"Here," he states, "we demand a full package that looks as good as it possibly can." So, as the cartoner was being started up, he acquired the latest version of a force/bending tester from Thwing-Albert Instrument, a Meisner tester from Testing Machines, Inc. (TMI), and other analytical equipment.

A search gets underway
Together with the carton manufacturer, Eureka Paper Box, Just Born not only re-examined the carton specifications but also searched for an optimal structure. Eureka also bought a PCA tester, and a spokesperson tells PD that Eureka's people went from "finger feel" to a much more scientific approach. "We started paying very close attention to factors like opening coefficient, score bends and coefficient of friction," he says, which affected not only the basic stock quality but also inks and coatings.

The result is a totally new specification based on performance with the cartoner. It is made within a 950- to 1,350-g opening force range; the score bend window is 20 to 40 g. The carton board is a .016 SBS from Westvaco. Eureka prints the Hot Tamales carton in five colors plus an in-line aqueous coating on a Planeta 7-color offset press.

So the cartons, with a reject rate that reportedly wasn't much of a factor before and is even less now, behave beautifully as they fill, close and space out of the cartoner and pass through a Goring Kerr metal detector, says Just Born. The cartons convey to a wraparound case packer, Smurfit Stone's Model 350, now about four years old. Here, 12 grouped cartons form the mandrel for a case blank, fabricated by Impress Industries of 150# test, B-flute corrugated, that is wrapped and hot-melt-sealed by a Nordson unit with Henkel adhesive.

A timing device spaces the cartons as they pass through a metal detector and feed downstream to the casing machine.

Purchased four years ago, the wraparound case packer easily keeps pace with the cartoner.

Moving through two banks of three Marsh ink-jet coders from Videojet Technologies that give Just Born two end codes, rather than the required one, Tullock comments, the cases are lifted into a Just Born-built elevator. This sends them downstream to a Fanuc Model M410I multifunction robot, installed at the same time as the case wrapper, that handles the output of four packaging lines. There are 12 additional packaging lines in toto; most of them run off Allen-Bradley's 5/04 programmable logic controller using Data Highway+® software.

Multisourced wooden pallets, fully loaded, are transferred by truck to a bank of ITW Mima's Cobra III stretch wrappers for overwrapping with a high-performance stretch film that improves the pallets' appearance and performance. It's a 70-ga metallocene- and althacene-based, five-layer polyethylene copolymer, AEP's AA 11/70, acquired through Industrial Packaging Supply. The film offers remarkable clarity that permits scanning of the case bar codes.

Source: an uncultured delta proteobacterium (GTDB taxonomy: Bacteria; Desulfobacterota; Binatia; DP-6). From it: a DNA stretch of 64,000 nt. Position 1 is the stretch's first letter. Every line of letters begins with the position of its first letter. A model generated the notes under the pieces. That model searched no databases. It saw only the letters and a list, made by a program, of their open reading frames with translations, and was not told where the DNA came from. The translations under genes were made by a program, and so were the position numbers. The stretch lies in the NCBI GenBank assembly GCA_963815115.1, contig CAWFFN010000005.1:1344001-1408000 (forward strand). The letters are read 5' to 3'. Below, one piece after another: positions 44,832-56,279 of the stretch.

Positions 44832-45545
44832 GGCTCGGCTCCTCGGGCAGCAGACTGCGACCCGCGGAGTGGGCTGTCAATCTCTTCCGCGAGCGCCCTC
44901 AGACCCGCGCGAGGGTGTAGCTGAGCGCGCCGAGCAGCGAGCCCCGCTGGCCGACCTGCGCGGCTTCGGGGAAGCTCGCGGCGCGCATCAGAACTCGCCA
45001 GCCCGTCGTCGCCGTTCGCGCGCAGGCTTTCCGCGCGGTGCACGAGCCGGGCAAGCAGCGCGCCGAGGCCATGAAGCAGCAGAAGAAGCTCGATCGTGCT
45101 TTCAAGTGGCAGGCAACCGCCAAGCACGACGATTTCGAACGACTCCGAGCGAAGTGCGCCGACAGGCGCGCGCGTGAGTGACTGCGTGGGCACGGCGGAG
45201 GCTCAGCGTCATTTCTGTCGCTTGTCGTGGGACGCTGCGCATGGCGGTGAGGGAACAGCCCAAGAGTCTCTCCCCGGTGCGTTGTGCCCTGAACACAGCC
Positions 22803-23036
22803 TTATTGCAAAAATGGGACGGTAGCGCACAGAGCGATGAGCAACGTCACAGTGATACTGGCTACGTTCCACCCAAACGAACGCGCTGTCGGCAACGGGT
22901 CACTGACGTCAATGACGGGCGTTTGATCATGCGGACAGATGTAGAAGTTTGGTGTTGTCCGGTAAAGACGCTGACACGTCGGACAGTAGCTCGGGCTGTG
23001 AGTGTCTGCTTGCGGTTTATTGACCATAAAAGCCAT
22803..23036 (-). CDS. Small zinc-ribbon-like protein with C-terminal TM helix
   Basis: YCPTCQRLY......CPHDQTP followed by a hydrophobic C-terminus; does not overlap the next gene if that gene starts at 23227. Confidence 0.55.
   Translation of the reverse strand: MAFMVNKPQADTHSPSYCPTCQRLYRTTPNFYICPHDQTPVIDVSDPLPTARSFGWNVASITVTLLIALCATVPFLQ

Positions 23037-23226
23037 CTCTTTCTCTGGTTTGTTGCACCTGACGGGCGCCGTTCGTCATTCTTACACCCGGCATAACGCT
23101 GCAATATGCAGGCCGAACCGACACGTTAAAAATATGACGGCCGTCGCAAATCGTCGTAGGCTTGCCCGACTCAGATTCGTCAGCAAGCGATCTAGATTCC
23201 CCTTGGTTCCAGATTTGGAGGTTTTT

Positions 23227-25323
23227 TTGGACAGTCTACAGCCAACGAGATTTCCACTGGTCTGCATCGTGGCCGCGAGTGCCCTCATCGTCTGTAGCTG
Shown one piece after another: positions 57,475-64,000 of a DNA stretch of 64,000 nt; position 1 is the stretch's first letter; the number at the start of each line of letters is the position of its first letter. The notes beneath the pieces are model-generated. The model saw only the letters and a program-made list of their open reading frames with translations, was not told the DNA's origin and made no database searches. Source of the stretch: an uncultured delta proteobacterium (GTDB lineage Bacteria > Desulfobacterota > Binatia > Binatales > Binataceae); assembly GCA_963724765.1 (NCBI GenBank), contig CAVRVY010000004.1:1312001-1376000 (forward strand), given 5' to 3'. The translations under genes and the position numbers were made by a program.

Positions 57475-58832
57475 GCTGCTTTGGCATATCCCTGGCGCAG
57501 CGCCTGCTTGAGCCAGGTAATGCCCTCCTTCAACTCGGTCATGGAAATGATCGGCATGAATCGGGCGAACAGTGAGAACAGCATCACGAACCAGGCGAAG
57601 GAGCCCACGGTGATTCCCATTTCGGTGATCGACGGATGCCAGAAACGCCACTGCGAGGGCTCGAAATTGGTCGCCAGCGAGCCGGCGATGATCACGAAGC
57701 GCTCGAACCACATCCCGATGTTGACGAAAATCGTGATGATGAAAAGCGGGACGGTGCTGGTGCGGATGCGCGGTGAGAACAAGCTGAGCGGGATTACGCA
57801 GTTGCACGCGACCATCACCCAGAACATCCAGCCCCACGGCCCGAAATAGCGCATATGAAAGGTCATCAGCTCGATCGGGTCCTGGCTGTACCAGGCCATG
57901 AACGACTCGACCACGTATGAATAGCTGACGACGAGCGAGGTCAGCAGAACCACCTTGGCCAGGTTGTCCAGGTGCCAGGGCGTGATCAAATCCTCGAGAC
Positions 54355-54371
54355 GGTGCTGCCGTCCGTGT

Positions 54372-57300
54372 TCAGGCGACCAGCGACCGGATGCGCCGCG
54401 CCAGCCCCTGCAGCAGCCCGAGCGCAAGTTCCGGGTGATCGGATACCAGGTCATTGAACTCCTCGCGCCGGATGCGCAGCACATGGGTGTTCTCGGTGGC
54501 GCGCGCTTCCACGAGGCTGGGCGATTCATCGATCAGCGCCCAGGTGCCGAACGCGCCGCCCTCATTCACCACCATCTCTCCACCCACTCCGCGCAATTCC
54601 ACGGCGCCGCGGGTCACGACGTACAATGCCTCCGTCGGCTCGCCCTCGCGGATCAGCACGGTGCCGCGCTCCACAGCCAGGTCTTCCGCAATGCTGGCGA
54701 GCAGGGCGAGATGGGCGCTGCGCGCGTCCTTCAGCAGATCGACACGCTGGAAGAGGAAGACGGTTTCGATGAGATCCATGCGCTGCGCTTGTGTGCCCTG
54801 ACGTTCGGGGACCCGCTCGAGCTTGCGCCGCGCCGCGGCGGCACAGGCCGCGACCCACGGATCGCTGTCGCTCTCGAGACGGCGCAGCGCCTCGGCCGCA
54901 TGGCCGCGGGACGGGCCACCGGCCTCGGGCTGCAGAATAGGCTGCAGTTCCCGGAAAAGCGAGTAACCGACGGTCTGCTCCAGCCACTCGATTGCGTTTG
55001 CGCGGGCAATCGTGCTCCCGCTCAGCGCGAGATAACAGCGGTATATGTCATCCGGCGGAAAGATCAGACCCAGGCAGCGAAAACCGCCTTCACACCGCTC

With the new cartoner's integration already a fait accompli, Al Tullock is now directing his attention to the downstream equipment. Already in touch with Videojet Technologies for newer Marsh coders, he says he's also looking at expanding other capabilities to let the cartoner open up. "We have a thoroughbred here," he says, "and we're racing it toward the 220-a-minute level with the expectation of reaching 280-a-minute with absolutely no loss to the quality of the final package. And we're keeping it operating at ninety-nine-percent efficiency in a three-shift, five-day schedule."

Now that's sweetening the pot.

More information is available:

Cartoner: Z Automation Co., 847/483-0120. Circle No. 201.

Hot-melt applicator: Slautterback/Nordson, 800/800/827-3308. Circle No. 202.

Adhesive: Henkel Adhesives, 847/468-9200. Circle No. 203.

Tester: Thwing-Albert Instrument Co., 215/637-0100. Circle No. 204.

Tester: Testing Machines. Inc. (TMI), 800/678-3221. Circle No. 205.

Carton: Eureka Paper Box, 570/326-9147. Circle No. 206.

Paperboard: Westvaco Corp., 800/551-6466. Circle No. 207.

Press: Planeta North America, 516/466-3900. Circle No. 208.

Metal detector: Goring Kerr, 630/734-3334. Circle No. 209.

Case packer: Smurfit-Stone Container Corp., 407/843-1300. Circle No. 210.

Case blank: Impress Industries, 610/966-8500. Circle No. 211.

Coders: Videojet Technologies, Inc., 800/654-4663 Circle No. 212.

Robot: Fanuc Robotics North America, 800/477-6268. Circle No. 213.

PLC: Allen-Bradley, 414/382-2000. Circle No. 214.

Stretch wrapper: ITW Mima, 800/662-6462. Circle No. 215.

Film: AEP Industries, 201/641-6600. Circle No. 216.

Film representative: Industrial Packaging Supply, 800/233-5288. Circle No. 217.

Sign up for the Packaging Digest News & Insights newsletter.

You May Also Like